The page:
Around the world and in our province there are currently many effective, unique solutions to help reduce emissions and decarbonize our economy. In order for these solutions to be implemented in a meaningful way, however, we need both the political and societal will to make this change happen.
Climate Watch NL wants to engage Newfoundland and Labrador in discussing the solutions to pressing questions such as:
• What existing solutions will help decarbonize the economy in Newfoundland and Labrador?
• How do we best implement these solutions?
• What are the barriers to the implementation of these solutions?
• How do we address the current economic situation while laying the groundwork to a decarbonized future?
Climate Watch NL is promoting policy action and research in transitioning to a low carbon society and economy in Newfoundland and Labrador. Our argument is just as much about contributing to the prevention of a climate catastrophe as it is about securing the economic well-being of this province. The potentially disastrous economic consequences of an oil dependence have been felt by all of us in the collapse of the oil prices in 2015.
One doesn’t change an economy overnight, but one does need a vision of the future that ensures today’s policies will create the kind of future we want. These policies each work in their own way to help transition us from where we are now to a minimal carbon economy.
Our primary policy recommendations as well as priorities for further research are:
1. We advocate for a local, renewable, sustainable energy economy instead of megaprojects that can come with substantial social, environmental and economic risks.
2. We support putting a fair price on carbon. Revenue from a carbon levy must be re-invested in reducing emissions and adapting to climate change impacts. This must include offsetting any new costs to vulnerable families and communities, particularly to rural communities, low-income households, and regions struggling to cope with the growing impacts of climate change.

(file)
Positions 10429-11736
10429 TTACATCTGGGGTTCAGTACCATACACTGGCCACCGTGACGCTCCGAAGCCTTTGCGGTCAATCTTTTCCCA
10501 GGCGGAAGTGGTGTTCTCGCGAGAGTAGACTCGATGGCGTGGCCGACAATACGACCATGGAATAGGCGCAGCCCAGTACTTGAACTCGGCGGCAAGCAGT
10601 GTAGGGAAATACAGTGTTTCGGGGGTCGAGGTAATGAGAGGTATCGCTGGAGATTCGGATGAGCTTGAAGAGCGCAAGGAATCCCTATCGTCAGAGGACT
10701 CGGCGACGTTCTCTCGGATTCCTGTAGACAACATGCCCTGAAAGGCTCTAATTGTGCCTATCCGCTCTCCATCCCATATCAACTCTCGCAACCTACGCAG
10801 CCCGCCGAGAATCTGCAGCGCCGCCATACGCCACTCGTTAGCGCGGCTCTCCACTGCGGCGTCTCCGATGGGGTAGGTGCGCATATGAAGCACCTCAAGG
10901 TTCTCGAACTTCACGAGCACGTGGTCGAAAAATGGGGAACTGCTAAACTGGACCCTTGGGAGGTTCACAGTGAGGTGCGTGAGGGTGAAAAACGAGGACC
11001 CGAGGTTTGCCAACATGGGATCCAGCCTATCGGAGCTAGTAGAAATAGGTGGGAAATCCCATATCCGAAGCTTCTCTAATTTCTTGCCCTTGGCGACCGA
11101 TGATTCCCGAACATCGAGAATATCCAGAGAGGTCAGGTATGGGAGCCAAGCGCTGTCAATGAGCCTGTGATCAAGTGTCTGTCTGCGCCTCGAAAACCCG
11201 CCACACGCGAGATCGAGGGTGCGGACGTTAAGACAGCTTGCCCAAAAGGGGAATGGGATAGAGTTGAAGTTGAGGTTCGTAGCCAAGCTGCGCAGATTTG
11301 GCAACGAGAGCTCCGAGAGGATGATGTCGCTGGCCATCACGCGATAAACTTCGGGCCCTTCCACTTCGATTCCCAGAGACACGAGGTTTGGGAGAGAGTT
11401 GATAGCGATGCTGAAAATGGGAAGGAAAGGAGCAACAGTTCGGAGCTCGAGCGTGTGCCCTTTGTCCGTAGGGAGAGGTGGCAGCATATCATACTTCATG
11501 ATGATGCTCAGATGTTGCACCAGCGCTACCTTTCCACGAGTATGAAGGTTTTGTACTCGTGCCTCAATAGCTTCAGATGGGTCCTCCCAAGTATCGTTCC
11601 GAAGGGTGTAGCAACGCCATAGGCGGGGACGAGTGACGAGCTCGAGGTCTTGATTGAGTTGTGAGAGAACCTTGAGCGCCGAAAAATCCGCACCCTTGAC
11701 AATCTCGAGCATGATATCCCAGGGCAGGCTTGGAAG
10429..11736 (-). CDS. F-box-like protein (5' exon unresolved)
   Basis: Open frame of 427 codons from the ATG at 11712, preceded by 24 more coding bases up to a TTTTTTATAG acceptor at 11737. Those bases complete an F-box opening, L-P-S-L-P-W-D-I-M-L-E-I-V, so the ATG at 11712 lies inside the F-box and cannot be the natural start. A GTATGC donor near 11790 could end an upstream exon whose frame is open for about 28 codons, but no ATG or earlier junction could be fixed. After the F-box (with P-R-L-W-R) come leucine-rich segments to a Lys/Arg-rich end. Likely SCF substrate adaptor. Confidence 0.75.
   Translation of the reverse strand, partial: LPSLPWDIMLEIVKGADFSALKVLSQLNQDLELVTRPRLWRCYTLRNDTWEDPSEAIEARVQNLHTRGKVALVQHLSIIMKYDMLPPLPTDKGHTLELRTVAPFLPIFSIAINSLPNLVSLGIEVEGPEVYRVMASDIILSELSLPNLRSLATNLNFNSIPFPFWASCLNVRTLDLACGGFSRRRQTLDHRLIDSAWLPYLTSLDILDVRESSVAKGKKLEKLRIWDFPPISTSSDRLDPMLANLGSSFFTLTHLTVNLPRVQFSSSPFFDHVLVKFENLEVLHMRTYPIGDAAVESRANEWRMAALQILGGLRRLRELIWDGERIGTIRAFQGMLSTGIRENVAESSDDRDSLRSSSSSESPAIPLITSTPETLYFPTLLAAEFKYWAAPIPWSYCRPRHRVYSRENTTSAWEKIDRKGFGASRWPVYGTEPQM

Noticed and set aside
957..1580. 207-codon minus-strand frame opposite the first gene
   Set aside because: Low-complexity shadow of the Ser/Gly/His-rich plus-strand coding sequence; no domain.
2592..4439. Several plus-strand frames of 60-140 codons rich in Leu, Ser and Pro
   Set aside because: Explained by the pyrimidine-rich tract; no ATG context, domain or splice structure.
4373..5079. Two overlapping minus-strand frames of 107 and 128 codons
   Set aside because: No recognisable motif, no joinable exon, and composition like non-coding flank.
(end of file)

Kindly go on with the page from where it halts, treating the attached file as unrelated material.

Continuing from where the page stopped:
3. We recommend substantial provincial investment in green energy and infrastructure initiatives, particularly in low carbon transportation systems (supporting public transit, electric vehicles, and active transportation), low emissions commercial and residential buildings, green energy production systems, and energy efficiency.
4. We support training and skill development for workers to transition to employment in green industries and renewable energy.
5. We urge the provincial government to align its economic development plans with the new international reality that most remaining fossil fuel reserves cannot be extracted.
6. We call for an end to subsidies to the fossil fuel industry as well as divesting from it. It is time to focus instead on subsidizing and investing in the green energy sector.
7. We encourage the provincial government to focus on developing industries that can be managed sustainably for the long term, such as fisheries, agriculture, and eco-tourism. The development of ecological forms of agriculture is key to both mitigation and adaptation. This focus also includes the development of policies which protect these sectors from the impacts of climate change and other unsustainable industries.
8. We call on the provincial government to fully ban hydraulic fracturing.
9. We urge the government to stay proactive with their net metering policy and to make changes as necessary to ensure that it becomes and attractive option to the residents of this province.
10. Regarding adaptation, we stress the importance of financial and personnel support for municipalities, particularly in more distant rural communities, who are likely to face the greatest impacts of climate change.
Raymond Cusson, Simon Jansen, Conor Curtis
Steering Committee members, Climate Watch NL